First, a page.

29. June 2008 · Comments Off on Transforming the death industry · Categories: Cryonics, Death · Tags: , , ,

In August 1968, Cryonics Reports (a publication from the Cryonics Society of New York) published an editorial that advocates the re-evaluation of the mortician and the funeral profession to make it a part of long term medical care, i.e. to create a life industry.  A part of this editorial is published below:

In 1964, with the publishing of Robert C.W. Ettinger’s bookThe Prospect of Immortality, cryonics began to attract public attention. It was a radical new approach to death and, as such, commanded the particular attention of three professional groups — low temperature biologists, physicians, and morticians.

At the time, the majority opinion of the scientists was that no one should be frozen until there is evidence that successful thawing is possible. Damage to the body resulting from present methods of freezing was considered to be absolutely irreversible — repair of this kind of damage, which includes denaturation of proteins, was believed to be impossible in theory. According to these scientists, a frozen body was a dead body.

In an attempt to evaluate cryonics, the press concentrated on the opinions of scientists. They were supposed to be the experts. Physicians and morticians were largely ignored, although they were the ones who would be most directly involved in the administration of the treatment. The public was apparently more interested in discussing and passing judgment on whether people should be frozen, than in investigating the possibilities of building a practical cryonics program.

Physicians and morticians were extremely wary of cryonics because of the unusual nature of the project, and the responsibility it placed on them. The physician watches over and treats the patient during the critical stages of terminal illness; the mortician handles disposal of the body after the patient is pronounced dead by the physician. Both are obligated by various laws to submit complete records of their work to the state.

Cryonics has added a new dimension to medical treatment. The terminal patient is no longer hanging to the edge of a precipice, certain that if he loses his grip he will fall to destruction. The physician is no longer fighting to prevent the irreversible decline of the patient’s condition. Cryonic suspension makes surrender unnecessary and the continuation of medical treatment mandatory. It is a bridge to the future — an intermediary stage in the development of the individual.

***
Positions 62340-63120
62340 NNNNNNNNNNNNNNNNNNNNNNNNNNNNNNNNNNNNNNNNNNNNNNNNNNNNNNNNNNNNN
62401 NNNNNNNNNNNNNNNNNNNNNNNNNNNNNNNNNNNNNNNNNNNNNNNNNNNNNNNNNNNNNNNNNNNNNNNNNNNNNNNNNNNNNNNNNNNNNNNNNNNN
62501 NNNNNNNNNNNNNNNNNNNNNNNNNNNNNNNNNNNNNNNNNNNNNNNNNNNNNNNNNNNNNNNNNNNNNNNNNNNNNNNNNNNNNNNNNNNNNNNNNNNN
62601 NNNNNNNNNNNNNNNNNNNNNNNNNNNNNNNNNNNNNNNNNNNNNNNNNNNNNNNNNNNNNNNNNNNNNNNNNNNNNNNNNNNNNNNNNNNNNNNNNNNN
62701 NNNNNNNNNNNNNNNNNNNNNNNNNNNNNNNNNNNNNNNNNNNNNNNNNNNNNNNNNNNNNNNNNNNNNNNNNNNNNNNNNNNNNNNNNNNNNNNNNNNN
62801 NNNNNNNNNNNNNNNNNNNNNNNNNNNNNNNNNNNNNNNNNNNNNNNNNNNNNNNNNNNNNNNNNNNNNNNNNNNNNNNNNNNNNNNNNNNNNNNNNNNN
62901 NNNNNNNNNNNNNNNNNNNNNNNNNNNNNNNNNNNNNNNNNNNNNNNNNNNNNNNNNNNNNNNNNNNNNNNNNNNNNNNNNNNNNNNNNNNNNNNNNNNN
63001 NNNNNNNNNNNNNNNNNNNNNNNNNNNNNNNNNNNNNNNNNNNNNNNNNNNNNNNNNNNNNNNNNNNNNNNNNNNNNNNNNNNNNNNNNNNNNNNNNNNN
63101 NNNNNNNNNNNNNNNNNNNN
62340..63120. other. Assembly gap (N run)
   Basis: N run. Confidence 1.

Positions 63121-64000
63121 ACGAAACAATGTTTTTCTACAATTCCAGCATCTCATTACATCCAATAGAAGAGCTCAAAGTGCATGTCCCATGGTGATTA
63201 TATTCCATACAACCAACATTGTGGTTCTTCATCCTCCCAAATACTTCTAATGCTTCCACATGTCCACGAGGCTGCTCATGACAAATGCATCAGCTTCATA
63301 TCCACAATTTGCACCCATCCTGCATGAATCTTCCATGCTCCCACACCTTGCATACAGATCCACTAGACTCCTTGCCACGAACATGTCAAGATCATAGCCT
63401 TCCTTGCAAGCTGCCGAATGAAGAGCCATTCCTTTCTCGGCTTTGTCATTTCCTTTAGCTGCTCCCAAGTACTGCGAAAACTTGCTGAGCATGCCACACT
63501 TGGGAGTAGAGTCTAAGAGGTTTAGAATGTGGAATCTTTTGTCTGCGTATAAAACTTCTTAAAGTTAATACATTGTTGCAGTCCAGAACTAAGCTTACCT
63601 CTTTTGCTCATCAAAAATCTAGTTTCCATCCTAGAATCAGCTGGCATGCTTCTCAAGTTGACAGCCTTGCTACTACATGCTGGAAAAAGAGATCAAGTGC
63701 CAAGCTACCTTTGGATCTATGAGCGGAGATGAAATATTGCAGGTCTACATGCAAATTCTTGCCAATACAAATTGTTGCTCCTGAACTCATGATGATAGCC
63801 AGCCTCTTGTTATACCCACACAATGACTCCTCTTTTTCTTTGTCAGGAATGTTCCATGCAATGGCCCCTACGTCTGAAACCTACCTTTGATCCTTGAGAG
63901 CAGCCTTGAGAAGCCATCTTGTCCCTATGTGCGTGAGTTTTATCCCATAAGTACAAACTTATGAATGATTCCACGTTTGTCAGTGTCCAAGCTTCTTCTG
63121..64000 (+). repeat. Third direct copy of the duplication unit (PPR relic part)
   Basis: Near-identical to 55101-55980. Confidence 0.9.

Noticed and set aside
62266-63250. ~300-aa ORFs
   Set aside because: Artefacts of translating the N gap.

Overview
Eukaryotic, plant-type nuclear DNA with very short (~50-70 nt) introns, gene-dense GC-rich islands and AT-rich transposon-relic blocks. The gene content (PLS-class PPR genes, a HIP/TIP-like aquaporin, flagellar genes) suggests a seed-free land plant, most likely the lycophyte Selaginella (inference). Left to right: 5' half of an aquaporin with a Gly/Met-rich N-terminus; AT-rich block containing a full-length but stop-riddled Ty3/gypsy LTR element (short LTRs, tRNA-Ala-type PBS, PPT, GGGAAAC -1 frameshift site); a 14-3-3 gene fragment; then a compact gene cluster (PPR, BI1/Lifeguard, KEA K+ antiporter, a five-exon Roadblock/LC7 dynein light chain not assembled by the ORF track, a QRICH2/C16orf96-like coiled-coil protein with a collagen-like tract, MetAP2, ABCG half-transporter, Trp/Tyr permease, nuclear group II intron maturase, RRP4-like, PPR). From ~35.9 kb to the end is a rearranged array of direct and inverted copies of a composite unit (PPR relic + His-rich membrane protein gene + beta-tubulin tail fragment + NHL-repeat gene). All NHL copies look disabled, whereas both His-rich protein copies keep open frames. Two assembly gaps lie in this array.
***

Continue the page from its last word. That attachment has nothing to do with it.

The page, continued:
If cryonic suspension is an extension of medical treatment, it is necessary to re-examine the role of the mortician. He can no longer be considered a mere dispenser of dead bodies, but should begin to assume responsibility for a living or potentially living patient.

This means that the role of the mortician and the funeral profession needs re-evaluation. The concept of a profession based upon death is immoral if an alternative is available. It is time for morticians to become something more than merchants of despair.

Cemeteries are also in need of change. The storage of bodies placed in cryonic suspension is a technologic problem requiring the construction of special facilities. With the possibility of reanimation, the concept of perpetual care assumes profound meaning.

It is likely that the words funeral and cemetery will become anacronisms and disappear from the language. But this does not mean that the funeral directors, embalmers, and cemeterians of today will necessarily be out of work. Cryonic suspension is a radically new kind of medical treatment. It involves techniques that are more familiar to embalmers than to physicians. Whole body perfusion, for example, an essential part of the cryonic suspension treatment is rarely part of a physician’s routine; it is, however, a normal part of embalming procedure. At present, therefore, it is easier for a funeral director to adapt to the demands of cryonic suspension than for a physician.


Cryonics offers an opportunity for the funeral director to transform his operation from the useful but depressing servicing of the dead to the heroic treatment of the “living.” To do this he will have to change his entire mode of operation. He will have to dispense with obsolete traditions and socially ingrained practices. Today the funeral profession depends upon the glorification of death — upon the ritualistic trappings of decadent mores: opulent crypts and mausoleums; embroidered caskets, and long, elaborate ceremonies — a necromantic pageant of gloom.

Cryonic suspension is a call to end all this nonsense — to extirpate this kind of wasteful barbarity. It is a call for morticians to join forces with physicians, scientists, and other professionals in order to build a practical operation centered around the preservation of life. This means working in conjunction with laboratories, emergency ambulance teams, and hospitals. It means becoming and integral part of the life extension team…..

Perhaps the funeral industry will lead the way. If so, funeral directors will have to overcome their fear that cryonics is a competitive discipline. It is not. Our only competitor is death.